Europe commands the Heartland; Who rules the Heartland
commands the World Island; Who rules the World Island
commands the World'') to recognize the profound strategic
implications of what the U.S. Senate is being asked to
endorse.\1\
---------------------------------------------------------------------------
\1\ When I wrote this, I thought that I was drawing attention
to something that was implicit but unacknowledged in the
policy of NATO expansion. But in his latest book, Zbigniew
Brzezinski directly and honestly links American primacy to
``preponderance on the Eurasian continent.'' In the same
chapter he quotes Mackinder's dictum. See The Grand
Chessboard (New York: Basic Books, 1997), chapter 2.
---------------------------------------------------------------------------
Why is the Clinton administration acting in this way? And--
a different question--does it serve American interests that
it is doing so, and that its expressed intention is to
proceed much further along the same path?
Immediately after the end of the Cold War there was no
great enthusiasm either in America or Western Europe for
enlarging NATO. In the early days of the Clinton
administration, Secretary of State Warren Christopher,
Secretary of Defense Les Aspin, and Ambassador-at-Large
Strobe Talbott were all opposed to it.
How, then, did it come about that by the beginning of 1994
President Clinton was declaring that ``the question is no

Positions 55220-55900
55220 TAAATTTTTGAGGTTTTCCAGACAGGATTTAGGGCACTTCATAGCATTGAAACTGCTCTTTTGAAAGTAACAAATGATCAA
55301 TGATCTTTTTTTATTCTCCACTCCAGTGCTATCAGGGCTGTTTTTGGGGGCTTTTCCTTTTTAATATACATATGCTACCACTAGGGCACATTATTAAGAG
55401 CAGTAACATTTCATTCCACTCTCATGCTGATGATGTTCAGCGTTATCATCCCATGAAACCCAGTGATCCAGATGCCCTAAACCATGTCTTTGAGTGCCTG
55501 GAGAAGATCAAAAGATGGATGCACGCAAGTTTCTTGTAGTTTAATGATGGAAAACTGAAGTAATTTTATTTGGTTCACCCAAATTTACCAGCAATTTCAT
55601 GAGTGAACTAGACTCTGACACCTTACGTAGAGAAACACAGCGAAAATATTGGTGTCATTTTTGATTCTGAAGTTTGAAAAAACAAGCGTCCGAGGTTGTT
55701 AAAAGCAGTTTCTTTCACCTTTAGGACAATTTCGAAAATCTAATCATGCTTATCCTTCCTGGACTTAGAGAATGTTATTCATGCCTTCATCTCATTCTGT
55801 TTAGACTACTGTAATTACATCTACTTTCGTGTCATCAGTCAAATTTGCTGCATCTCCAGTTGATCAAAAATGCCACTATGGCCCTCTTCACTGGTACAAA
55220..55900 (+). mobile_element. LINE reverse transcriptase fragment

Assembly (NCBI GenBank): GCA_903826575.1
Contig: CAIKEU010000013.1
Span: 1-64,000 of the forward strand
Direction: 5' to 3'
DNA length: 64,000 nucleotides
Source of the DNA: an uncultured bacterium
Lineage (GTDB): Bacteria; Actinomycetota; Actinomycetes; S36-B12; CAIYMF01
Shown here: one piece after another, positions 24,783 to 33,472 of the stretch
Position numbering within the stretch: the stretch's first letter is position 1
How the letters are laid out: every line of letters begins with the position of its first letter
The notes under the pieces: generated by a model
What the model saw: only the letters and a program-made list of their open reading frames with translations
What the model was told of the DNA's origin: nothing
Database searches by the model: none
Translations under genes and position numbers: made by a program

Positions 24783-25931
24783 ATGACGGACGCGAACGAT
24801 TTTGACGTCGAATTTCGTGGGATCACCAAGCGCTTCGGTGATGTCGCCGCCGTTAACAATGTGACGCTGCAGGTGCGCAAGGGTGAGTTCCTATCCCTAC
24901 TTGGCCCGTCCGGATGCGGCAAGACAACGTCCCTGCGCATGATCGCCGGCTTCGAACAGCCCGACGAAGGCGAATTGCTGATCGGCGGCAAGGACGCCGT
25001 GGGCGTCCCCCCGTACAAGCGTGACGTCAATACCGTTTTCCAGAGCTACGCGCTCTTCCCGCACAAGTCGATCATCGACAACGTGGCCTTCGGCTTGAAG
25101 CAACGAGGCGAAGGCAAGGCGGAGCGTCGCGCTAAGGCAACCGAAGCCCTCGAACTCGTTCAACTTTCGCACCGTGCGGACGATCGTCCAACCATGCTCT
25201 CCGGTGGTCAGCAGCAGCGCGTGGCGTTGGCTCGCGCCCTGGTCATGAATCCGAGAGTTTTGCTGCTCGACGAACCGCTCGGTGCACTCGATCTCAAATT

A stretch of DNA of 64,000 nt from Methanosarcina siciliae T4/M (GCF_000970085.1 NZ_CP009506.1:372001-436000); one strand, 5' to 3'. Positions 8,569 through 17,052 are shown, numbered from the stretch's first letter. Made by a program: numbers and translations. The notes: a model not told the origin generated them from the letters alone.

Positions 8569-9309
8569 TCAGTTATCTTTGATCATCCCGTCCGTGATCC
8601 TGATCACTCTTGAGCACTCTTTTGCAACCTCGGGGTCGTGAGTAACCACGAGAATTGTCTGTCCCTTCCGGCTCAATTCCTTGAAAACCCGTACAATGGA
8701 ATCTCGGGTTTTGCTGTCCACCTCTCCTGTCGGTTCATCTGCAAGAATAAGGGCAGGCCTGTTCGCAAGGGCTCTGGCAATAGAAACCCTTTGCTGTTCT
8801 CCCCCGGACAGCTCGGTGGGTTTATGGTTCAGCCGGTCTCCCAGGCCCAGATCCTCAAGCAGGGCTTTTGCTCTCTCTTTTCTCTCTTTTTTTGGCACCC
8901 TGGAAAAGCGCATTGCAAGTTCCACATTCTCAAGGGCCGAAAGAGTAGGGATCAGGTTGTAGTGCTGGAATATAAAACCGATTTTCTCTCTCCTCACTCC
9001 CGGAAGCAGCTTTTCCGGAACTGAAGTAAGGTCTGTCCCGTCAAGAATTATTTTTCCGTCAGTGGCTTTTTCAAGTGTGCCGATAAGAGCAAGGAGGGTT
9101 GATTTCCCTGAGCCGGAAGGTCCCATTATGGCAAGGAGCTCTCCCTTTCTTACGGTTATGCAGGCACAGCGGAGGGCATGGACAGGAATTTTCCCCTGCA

longer whether NATO will take on new members, but when and
how''? It was certainly not by a process of ratiocination,
vigorous debate, and the creation of an intellectual
consensus concerning interests, purposes, and means. To this
day there is no such consensus, and no coherent case for NATO
expansion on which all of its principal supporters agree.


how enlargement happened

The Clinton administration's conversion from indifference,
or even skepticism, to insistence on NATO expansion was the
result of a combination of disparate events and pressures:
The strength of the Polish-American vote, as well as that
of other Americans of Central and East European origin.
The enormous vested interests--careers, contracts,
consultancies, accumulated expertise--represented by the NATO
establishment, which now needed a new reason and purpose to
justify the organization's continued existence.
The ``moral'' pressure exerted by East European leaders,
for whom NATO membership is principally important as a symbol
that they are fully European, and as a means of back door
entry into the European Union.
Conversely, the growing eagerness of some West European
governments to grant these states membership of NATO as an
acceptable price for keeping them out of, or at least
delaying their entry into, the European Union.
The concern and self-distrust felt by some Germans, and not
least by Chancellor Helmut Kohl, at the prospect of their
country's being left on the eastern frontier of NATO,
adjacent to an area of political weakness and potential
instability.
Growing doubts about democracy's prospect of success in
Russia, and fear of the reemergence of an assertive
nationalism there.
The need of some American conservative intellectuals for a
bold foreign policy stroke to ``remoralize'' their own ranks
after some dispiriting domestic defeats, the enthusiasm of
others for ``a democratic crusade'' in Central and Eastern
Europe, and the difficulty of yet others to break a
lifetime's habit of regarding Moscow as the enemy.
Formidable as this combination of pressures was, it is